Does Gender Identity exist? This was one of the questions that was asked at a recent hearing for a transgender nondiscrimination bill in the state of New Hampshire. Opponents of the bill believe that “gender identity” is a made-up concept that cannot be said to exist because it cannot be independently corroborated.
I believe that gender identity exists. But it exists within a particular gender system and hyper-genderized society. Gender identity does not exist in a vacuum. Sometimes I think: gender identity, do I have one of those? If your gender is not male or female, can it be said that you have a gender identity? I would say yes, you can have a gender identity. It would just be that your gender identity is neither male nor female.
I think opponents of the concept of gender identity struggle with it because it is not something that can be seen or measured in any way. It is a psychological construct. It exists through discourse. People self-report what their gender identity is. This usually does not cause a problem when one is a cisgender male or cisgender female. The problem arises when the self-reported gender identity does no match the assigned sex at birth. This is when an identity falls somewhere under the transgender umbrella. People become extremely uncomfortable when a gender identity does not match a perceived bodily formation or gender expression. Transphobia is the irrational fear and hatred of transgender bodies and transgender lives. Transphobia erupts when a person’s self-reported gender identity does not match the body that they walk around in. Hormones and surgery can bring this body into greater alignment with the gender identity, but it is fair to say that the transgender body will never be completely identical to the cisgender body, at least not at the current level of scientific expertise. But this does not make the transgender body in any way “inferior” to the cisgender body. It just makes it different.
If gender identity exists in a specific cultural context, one must ask difficult questions about the universality or coherence of gender identity as a concept. For instance, if we did not live in a virulent gender binary, in a tyrannical system of gender conformity, how would this affect gender identity? If we lived in a society where all gender expressions from A to Z were wholeheartedly embraced, would there continue to be a need for gender identity? If society become genderless, wouldn’t gender identity cease to exist? I am a gender abolitionist. I loathe gender and wish to see it completely disappear. Therefore, while I acknowledge the existence of gender identity in the current society, I would like to see “gender identity” disappear along with gender in the more radical society that I envision and seek.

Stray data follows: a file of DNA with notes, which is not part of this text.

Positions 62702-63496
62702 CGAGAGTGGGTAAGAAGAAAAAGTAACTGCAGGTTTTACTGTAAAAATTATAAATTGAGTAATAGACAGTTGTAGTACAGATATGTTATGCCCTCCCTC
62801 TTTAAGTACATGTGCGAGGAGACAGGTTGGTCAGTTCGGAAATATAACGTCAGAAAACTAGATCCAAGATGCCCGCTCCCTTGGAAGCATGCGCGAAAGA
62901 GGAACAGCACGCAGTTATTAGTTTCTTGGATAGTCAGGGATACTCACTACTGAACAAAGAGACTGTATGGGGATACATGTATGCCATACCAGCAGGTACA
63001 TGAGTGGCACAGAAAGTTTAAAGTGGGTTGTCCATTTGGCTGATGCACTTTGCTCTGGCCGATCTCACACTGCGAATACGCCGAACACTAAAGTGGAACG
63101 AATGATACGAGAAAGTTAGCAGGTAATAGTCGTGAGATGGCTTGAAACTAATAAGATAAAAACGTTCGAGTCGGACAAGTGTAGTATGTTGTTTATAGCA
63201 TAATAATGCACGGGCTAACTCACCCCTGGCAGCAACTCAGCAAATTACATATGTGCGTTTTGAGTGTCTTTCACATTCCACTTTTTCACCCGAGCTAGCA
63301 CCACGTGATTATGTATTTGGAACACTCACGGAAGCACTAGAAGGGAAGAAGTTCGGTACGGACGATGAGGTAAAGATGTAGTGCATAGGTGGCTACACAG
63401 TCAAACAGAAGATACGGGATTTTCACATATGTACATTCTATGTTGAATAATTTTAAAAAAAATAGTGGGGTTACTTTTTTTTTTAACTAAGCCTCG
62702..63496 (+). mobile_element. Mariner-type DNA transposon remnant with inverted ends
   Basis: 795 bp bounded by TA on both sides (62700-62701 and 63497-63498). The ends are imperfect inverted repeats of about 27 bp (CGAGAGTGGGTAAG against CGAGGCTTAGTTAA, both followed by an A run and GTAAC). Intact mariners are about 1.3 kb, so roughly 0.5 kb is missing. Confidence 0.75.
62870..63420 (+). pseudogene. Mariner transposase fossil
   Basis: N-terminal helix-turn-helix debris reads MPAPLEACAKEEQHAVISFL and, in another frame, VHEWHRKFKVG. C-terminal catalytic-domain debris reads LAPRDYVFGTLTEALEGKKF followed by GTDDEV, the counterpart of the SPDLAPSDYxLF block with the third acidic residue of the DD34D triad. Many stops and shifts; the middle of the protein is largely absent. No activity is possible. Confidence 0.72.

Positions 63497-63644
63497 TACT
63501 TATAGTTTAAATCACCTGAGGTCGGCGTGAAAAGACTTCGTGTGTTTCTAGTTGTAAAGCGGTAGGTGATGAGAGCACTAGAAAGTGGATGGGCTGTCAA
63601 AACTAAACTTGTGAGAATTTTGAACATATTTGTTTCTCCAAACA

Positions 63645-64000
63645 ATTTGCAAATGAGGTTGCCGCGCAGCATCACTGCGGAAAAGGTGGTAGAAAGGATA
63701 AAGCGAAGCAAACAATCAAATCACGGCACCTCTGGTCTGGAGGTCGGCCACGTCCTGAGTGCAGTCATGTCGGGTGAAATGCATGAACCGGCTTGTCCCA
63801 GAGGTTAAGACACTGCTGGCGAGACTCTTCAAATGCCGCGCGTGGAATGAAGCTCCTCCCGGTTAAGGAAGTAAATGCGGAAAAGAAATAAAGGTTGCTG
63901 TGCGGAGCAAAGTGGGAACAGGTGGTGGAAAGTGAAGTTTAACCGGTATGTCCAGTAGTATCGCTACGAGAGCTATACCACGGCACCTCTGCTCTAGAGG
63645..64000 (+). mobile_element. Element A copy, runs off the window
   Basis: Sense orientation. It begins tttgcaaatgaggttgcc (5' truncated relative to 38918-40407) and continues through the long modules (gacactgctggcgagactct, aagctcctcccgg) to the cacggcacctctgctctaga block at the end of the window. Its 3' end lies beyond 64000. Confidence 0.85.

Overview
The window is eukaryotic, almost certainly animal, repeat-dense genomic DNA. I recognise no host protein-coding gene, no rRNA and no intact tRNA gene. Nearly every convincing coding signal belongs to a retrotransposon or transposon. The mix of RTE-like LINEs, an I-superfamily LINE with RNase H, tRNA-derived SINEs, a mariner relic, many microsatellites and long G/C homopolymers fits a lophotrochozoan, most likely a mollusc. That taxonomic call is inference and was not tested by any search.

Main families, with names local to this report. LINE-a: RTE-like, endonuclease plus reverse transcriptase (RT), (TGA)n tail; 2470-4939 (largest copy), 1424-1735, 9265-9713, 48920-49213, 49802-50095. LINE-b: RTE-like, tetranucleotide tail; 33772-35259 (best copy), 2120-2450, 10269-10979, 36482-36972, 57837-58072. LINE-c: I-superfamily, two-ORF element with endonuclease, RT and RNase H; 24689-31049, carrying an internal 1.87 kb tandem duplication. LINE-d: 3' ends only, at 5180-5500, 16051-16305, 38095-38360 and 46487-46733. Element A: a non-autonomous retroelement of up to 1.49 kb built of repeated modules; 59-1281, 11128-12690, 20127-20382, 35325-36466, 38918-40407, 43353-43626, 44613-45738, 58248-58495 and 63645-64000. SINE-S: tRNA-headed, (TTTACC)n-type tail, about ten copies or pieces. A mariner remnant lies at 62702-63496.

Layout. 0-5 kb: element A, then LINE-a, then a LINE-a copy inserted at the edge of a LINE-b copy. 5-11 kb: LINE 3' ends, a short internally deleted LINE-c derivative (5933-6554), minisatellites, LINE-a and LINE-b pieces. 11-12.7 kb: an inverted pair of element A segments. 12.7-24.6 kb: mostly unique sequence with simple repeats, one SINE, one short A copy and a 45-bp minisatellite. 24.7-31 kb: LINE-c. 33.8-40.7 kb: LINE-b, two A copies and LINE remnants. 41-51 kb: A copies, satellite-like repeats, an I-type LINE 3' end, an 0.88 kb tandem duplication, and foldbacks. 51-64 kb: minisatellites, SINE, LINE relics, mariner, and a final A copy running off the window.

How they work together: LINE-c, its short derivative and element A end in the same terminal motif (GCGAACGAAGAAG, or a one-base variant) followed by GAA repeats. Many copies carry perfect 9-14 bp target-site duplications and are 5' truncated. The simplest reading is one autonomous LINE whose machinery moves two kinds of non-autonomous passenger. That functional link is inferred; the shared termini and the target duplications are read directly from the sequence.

My gender identity is agender or genderless. If my gender identity is agender or genderless, is this an identity still or does it cease to be an identity at all? This is not just an intellectual exercise. It becomes particularly hard to explain my trans-ness because the general definition of trans-ness is that of a person who does not identify with the sex assigned at birth. Therefore I am essentially forced to have an “identity” by default in order to make my trans-ness legible and intelligible. But in many ways I feel that I don’t even have a gender identity. This is does not mean to in any way, shape or form deny the validity oif other people’s deeply felt sense of gender identity. And I do feel some level of “gender dysphoria” even though I think that is an ugly sounding term that makes the experience of bodily discomfort sound like a terrible affliction.
What if you are the identity that is not one? What if you place yourself under the trans umbrella and claim that as an identity but do not claim a gender identity? Is that an oxymoron or a distinct possibility? This blog entry may seem like I am anti-gender identity. I am not. I know that bigots and opponents of transgender rights state that gender identity does not exist. I accept the existence of gender identity but problematize it. Usually one states that everyone has a gender identity. But is that really true? Can one simply opt out of even having a gender identity? I think part of it comes down to the question of agender identity. Is agender a gender identity or is it the absence of a gender identity? I struggle with it because I do see asexual as being a sexual orientation. So logically speaking one would see agender as a gender identity. But for some reason I resist seeing my agenderism as a gender identity. There is something about the paradigm of gender identity that feels limiting to me. I feel constrained under the auspices of gender identity. We can ask: why must one have a gender identity? Is this not part and parcel of the attempt to artificially impose orderliness out of a chaotic society? That if one’s internal sense of self does not match their bodily geography, they must take on a coherent and static “gender identity” to explain the complexity of their exitence to a world that seeks controllability and intelligibility.
I am gender identity-averse but I understand that it exists and it is a needed concept for many transgender people to explain their identities. I have laid out some of my objections herte but l know that my desires for a radically different societal organization is very much based in futurism and not likely to appear any time soon. Still, we must problematize and complicate simplistic notions of gender identity and interrupt the psychology textbook definitions to illuminate the beauty of the spectrum of gender and the grave limitations of the bipolar gender schema.